Professed Christians causing and bringing about conflict is much more than a matter of religious hypocrisy, according to New Testament Professor Rikk Watts.
Aggression by supposed Christians is really due to an "idolatry" of concepts, he told some 200 pastors and Bible teachers Wednesday at St. Andrew's Cathedral in Singapore.
"If you think it's all about concepts, don't be surprised if we treat people bad over concepts," said Watts, who teaches at Regent College in Vancouver, Canada. "People in the name of truth will treat people badly."
The Thirty Years' War (1618-1648) was a horrifying example of the implications of a Christianity baptized in science and philosophy. Comparatively speaking, the pan-European conflict was even more devastating than the Second World War, the professor highlighted.
"It's not about ideas, it's about people," he said. "Ideas were not made in God's image, people were." Christians should not imagine that faith is merely about theological description, Watts added.
People are tempted to pursue a conceptual understanding even of God because it gives them a sense of control amid a world full of uncertainty. But assurance for Christians does not come by way of their ability to describe unchanging truth, he expressed. They are secure in the knowledge of God's character.
Christian confidence lies in a God who came to mankind in Jesus Christ, who loved, died and resurrected for them, he elaborated.
Making a science out of an attempt to understand God may give people a sense of power. Yet, like science, which it resembles, theology as it is done today cannot give insight into human meaning and ethics.
Watts gave the example of a chess game. Scientific observation of a chess game may lead to some understanding of the way the game is played. But it cannot differentiate between the friendly game played by a couple and the competitive one played by opponents. Just like that, theology has become an "elite exercise that doesn't change lives," he pointed out.
Philosophy cannot address the deepest needs of humankind. That is because human beings are not just thinkers. In contrast, writers of the Bible had a better understanding of what it means to be human. Human life revolves around the story and history.
Making a point, the pastor asked: "How do you get to know somebody?
It is not by asking them about their weight or DNA composition. "You ask questions about their history," he said. That will offer a glimpse into the underlying person.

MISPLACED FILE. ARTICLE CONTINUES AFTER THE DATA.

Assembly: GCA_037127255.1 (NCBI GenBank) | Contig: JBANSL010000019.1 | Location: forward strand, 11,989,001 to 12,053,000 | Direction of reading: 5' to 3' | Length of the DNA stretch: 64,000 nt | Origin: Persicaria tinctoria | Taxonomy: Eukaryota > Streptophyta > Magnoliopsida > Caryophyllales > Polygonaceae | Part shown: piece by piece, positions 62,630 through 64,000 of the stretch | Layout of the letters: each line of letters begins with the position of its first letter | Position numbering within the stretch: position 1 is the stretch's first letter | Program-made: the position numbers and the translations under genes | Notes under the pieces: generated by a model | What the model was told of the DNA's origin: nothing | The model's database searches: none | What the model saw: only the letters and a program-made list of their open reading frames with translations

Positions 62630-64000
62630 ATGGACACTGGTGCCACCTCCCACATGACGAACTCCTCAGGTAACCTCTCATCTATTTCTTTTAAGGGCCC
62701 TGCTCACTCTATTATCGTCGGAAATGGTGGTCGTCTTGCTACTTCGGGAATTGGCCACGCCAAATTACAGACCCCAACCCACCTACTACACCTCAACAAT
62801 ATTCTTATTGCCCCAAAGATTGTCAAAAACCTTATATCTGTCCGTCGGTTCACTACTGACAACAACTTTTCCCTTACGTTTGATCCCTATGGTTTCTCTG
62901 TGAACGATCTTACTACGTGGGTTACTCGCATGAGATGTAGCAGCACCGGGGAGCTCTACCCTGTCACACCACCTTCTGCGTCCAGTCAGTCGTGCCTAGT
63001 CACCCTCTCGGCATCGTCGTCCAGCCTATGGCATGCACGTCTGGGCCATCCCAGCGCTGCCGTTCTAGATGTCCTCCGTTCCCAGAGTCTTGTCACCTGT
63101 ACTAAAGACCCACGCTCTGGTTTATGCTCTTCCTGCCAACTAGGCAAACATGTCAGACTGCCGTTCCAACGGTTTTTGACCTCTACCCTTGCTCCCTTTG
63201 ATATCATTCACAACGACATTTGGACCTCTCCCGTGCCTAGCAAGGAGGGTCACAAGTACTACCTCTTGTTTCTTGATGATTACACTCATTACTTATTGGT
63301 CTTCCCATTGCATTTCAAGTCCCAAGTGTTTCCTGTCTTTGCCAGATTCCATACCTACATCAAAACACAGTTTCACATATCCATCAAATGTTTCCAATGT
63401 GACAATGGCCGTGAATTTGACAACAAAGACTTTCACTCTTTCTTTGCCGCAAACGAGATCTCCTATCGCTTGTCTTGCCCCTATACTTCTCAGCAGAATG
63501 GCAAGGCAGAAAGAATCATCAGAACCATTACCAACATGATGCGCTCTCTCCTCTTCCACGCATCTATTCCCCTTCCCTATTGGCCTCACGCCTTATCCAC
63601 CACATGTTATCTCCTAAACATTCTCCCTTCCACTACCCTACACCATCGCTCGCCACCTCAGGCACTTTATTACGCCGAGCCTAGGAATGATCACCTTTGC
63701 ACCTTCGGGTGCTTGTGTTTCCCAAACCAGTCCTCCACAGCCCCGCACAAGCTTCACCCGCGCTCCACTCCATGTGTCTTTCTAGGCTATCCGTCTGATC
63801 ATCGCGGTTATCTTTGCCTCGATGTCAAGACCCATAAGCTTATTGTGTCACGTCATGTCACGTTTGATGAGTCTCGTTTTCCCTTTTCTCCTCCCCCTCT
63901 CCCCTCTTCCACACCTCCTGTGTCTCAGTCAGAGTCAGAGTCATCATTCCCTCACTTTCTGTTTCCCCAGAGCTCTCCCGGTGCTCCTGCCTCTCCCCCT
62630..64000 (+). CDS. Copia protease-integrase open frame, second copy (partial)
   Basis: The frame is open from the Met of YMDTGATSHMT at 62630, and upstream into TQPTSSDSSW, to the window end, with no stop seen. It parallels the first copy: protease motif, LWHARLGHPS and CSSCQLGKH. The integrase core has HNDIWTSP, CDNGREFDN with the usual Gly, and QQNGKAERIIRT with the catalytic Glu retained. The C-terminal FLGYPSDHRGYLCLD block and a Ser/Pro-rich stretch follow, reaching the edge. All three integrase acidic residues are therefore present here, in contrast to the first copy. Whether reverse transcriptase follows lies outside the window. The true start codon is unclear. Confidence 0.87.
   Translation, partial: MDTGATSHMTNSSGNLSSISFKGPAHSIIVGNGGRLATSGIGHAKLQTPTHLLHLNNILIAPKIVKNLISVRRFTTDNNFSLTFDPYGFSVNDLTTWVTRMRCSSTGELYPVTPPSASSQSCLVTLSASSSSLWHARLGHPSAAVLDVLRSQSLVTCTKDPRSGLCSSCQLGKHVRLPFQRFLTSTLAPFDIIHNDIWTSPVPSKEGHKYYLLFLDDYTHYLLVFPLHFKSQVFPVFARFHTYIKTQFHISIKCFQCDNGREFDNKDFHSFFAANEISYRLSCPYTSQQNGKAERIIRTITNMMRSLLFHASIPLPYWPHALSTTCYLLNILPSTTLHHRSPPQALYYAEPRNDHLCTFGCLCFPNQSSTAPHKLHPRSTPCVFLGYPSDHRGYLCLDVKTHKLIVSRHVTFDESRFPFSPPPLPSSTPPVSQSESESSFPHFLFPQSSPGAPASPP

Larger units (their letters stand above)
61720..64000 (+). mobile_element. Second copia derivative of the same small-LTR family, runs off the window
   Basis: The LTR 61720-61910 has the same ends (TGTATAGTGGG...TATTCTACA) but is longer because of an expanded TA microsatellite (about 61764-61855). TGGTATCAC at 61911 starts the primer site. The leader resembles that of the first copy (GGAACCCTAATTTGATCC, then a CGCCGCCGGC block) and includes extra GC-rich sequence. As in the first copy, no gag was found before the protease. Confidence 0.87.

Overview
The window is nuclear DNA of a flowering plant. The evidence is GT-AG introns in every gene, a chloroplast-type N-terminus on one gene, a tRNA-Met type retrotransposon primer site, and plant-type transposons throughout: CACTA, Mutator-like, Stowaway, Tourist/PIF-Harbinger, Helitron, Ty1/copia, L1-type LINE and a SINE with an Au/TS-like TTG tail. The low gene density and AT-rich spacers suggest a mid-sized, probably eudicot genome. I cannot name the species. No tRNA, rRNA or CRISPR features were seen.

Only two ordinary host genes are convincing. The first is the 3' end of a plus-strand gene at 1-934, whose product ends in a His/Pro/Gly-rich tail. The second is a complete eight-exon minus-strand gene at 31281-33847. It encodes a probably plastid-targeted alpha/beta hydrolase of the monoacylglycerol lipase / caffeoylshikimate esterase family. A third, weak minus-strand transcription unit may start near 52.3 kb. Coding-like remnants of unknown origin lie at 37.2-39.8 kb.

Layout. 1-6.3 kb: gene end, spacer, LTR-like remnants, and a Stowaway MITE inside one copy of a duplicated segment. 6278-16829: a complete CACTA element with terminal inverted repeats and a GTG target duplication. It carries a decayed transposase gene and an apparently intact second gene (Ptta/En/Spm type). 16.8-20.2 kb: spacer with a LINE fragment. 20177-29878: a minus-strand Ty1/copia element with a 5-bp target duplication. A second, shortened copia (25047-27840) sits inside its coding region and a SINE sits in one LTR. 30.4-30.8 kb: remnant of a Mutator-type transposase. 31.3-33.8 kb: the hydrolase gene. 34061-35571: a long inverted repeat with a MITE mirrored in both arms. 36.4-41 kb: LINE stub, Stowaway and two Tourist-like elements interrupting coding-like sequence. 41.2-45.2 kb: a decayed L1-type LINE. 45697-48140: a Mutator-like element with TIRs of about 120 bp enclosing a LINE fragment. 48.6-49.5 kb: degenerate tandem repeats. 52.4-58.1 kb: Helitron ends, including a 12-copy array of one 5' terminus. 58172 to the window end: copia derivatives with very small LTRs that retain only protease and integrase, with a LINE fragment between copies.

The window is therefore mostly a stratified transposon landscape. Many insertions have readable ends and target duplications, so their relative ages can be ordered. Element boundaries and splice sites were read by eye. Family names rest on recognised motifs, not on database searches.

Watts explained that people get to know others by observing them in different situations. Knowing people is about knowing their character, which is revealed through their behavior.
In the same way, "we get to know Jesus because we see Him in a whole range of different situations," he expressed.
The Gospels, stories about Jesus relating what He said and did, record His encounters with an adulterous woman and chief tax collector, among others. The "bias" of His disciples who wrote the accounts of His life and ministry is not an issue, contrary to contention in some academic circles. That is because every history is an interpretation, he expressed.
Furthermore Jesus as the Bible presents Him is not a "moral police of the universe," the professor emphasized. He brings the life of God, who alone has life, to others and allows it to transform them. Jesus is also the "ultimate expression of a life-giving God," he highlighted.
Holiness is not about being good, the professor pointed out. An excessive emphasis on goodness can actually bring death to people. It can make demons of its proponents. "I think holiness has to do with whether my life brings the life of God to other people," he said. That was how the early church won over the ancient Roman world, the scholar added.
Watts made his comments as part of an annual seminar co-organized by the Anglican Diocese of Singapore and the Bible Society of Singapore to equip pastors and Bible teachers and benefit laypeople. He was addressing the issue of New Testament writers quoting the Old Testament seemingly out of context.
The scholar explained that the cases can be seen as the writers' emphasis on showing the unchanging character of God.